The Ten Commandments Andrew McArthur, AR blogger

The Ten Commandments

Andrew McArthur, AR blogger

1) I am the Lord Thy God, Thou shalt have no other Gods before me

I do not see any way that a secular person can find value in this first commandment. By itself, it is a simple “pick me, pick me!” plea presented in the form of a command. Further, I do not see any value it creates for society as a whole, unless that society is religious, and believes in the particular God in question.

As an Atheist, and Anti-theist, I find it intriguing that the very first commandment ( the implication being that it is of paramount importance) is concerned with the position of priority this God seeks to establish of other gods. I always thought, if you needed to make a list of unwanted behaviours in order to create a civil society, it would be better to start off with something a little more meaningful.

2) Thou shalt not make unto thee any graven image

Again, from a secular perspective this carries no meaningful insight into how best to create or maintain a civil society, it just seems to be more of the same stuff as number 1. If we glance back through history, even up to the present day with the soldiers of God killing people for making an image of their prophet, it is not difficult to find episodes where the failure to adhere to this bit of godly egocentricity has caused pain, imprisonment and even death. I seem to remember something at the beginning of a book regarding a golden calf and a whole bunch of folks paying quite dearly for having the temerity to create such an affront to this god’s ego.

3) Thou shalt not take the name of the Lord Thy God in vain

Even assuming the existence of this God fellow, this seems a little childish, wouldn’t you agree. I’m frankly surprised he didn’t see fit to leave a phonetic template to ensure proper pronunciation. It’s patently obvious that this God had never smacked his thumb with a hammer, or even barked his shin!

4) Remember the Sabbath day, to keep it holy

Could have been a little more specific here, as I have trouble even remembering which religion considers which day to be The Sabbath. I’m also fairly certain that in some cases, a specific bunch of believers actually changed the day to better meet their needs and distinguish them from some of the others.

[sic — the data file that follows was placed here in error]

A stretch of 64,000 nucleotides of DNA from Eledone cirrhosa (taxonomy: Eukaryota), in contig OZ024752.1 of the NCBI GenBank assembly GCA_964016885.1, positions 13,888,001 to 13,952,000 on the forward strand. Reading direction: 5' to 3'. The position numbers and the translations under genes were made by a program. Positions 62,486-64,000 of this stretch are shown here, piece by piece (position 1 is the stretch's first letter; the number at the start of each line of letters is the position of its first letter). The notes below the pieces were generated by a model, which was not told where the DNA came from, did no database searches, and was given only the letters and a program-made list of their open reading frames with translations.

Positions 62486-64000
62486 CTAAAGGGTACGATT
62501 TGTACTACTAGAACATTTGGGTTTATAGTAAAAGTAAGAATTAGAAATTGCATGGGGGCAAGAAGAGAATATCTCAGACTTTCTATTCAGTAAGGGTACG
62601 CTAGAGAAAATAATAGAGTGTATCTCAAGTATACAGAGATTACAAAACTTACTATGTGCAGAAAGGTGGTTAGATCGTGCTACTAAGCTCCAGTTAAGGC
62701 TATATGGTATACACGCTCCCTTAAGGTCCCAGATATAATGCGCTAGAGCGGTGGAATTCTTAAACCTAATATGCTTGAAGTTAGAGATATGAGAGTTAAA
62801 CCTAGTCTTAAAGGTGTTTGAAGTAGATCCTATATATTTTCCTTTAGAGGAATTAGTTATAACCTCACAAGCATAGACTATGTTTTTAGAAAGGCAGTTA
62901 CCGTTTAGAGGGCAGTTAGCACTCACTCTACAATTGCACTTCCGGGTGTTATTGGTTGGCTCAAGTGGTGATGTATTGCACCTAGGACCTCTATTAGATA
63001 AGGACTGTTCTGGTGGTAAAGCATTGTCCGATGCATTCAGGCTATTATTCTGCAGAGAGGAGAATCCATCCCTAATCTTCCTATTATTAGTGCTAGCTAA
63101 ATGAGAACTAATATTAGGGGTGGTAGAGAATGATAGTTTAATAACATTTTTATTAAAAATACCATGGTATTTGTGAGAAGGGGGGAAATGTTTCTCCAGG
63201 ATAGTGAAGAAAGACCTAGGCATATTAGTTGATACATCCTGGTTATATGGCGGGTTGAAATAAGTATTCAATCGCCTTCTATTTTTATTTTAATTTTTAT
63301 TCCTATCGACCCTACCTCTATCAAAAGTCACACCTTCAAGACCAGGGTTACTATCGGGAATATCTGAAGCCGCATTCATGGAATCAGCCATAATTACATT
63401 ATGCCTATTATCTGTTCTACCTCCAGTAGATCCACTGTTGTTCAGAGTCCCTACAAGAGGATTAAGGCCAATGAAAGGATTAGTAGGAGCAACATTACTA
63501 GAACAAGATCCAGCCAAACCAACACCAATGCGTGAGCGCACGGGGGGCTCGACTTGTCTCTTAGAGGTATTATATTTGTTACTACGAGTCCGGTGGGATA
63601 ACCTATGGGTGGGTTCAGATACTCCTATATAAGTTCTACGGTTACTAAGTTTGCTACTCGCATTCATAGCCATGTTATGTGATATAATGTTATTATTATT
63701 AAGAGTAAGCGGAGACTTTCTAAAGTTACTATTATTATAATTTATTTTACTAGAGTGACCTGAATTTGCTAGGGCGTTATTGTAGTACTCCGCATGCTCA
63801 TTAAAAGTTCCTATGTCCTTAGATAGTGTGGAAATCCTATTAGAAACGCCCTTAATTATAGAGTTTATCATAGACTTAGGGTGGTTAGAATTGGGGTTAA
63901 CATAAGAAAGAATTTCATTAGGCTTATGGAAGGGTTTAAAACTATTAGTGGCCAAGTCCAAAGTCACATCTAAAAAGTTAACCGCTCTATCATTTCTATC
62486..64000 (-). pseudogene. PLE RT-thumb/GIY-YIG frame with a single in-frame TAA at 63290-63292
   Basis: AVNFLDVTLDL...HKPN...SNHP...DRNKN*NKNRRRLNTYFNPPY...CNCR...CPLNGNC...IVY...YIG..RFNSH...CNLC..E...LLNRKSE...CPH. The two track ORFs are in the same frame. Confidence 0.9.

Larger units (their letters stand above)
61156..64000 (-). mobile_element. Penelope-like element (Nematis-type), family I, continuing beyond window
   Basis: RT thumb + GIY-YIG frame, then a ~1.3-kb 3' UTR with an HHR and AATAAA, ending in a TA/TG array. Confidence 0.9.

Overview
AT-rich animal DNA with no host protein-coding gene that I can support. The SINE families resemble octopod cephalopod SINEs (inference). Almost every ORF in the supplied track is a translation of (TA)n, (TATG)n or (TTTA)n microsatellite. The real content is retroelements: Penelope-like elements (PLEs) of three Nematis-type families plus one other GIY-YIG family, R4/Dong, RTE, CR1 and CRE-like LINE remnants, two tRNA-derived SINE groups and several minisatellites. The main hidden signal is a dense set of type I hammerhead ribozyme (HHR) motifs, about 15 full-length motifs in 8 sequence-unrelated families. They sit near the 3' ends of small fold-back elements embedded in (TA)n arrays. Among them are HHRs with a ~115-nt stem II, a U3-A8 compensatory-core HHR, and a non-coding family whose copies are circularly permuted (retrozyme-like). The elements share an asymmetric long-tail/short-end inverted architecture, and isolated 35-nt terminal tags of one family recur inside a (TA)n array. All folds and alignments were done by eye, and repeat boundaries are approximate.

All told, the first four commandments seem largely concerned with assuaging the godly ego, rather than pillars upon which to found a moral system of interaction.

5) Honour Thy Father and Thy Mother

Well, okay, but my father abandoned his children when they were very young to go off with another woman ( incidentally breaking one of the other commandments along the way! ) this seems similar to those who feel they are due respect as a result of their position, rather than actions worthy of respect. Respect should be earned, not commanded.

6) Thou shalt not kill

It’s about bloody time! Finally at number six in this theistic hit parade we get to something which everyone should be able to agree with. Except of course that every major religion has broken this very commandment more times than anyone can reasonably be expected to count. Then there are things like “What if some crazy axe murderer type is trying to kill me and my family?” Still can’t kill him first? I think better phrasing might have helped this one gain more traction.

7) Thou shalt not commit adultery

Okay, but what about rape? What about child sexual abuse? What about polygamy? Again, this God fellow seems rather limited in his understanding of the human ability to behave in absolutely vile ways when it comes to sex.

8) Thou shalt not steal

This one I like, and I don’t think anyone except a thief or a starving street urchin, or someone desperate to provide food for their starving family would object.

9) Thou shalt not bear false witness against thy neighbour

What about the fellow from down the street who has better farmland than you. He’s not your actual neighbour, so I guess it’s okay, as has been borne out down through the centuries.

10) Thou shalt not covet thy neighbour’s house, nor thy neighbour’s wife, nor anything that is thy neighbour’s

Again, this seems to leave ample room for acts of coveting against those who are not our neighbours, still I guess this commandment might prove useful in a small social group such as existed in say… The Bronze Age.

Now, I know some of this sounds flip, but honestly, why do you feel that these words are so important that they should be posted in public spaces and driven into the heads of our children? Do you really think that without these definitely less than ideal instructions, humans would be incapable of creating a moral code, or even a set of laws with which to govern themselves?

What do you think a more important set of commandments would be? Let us know!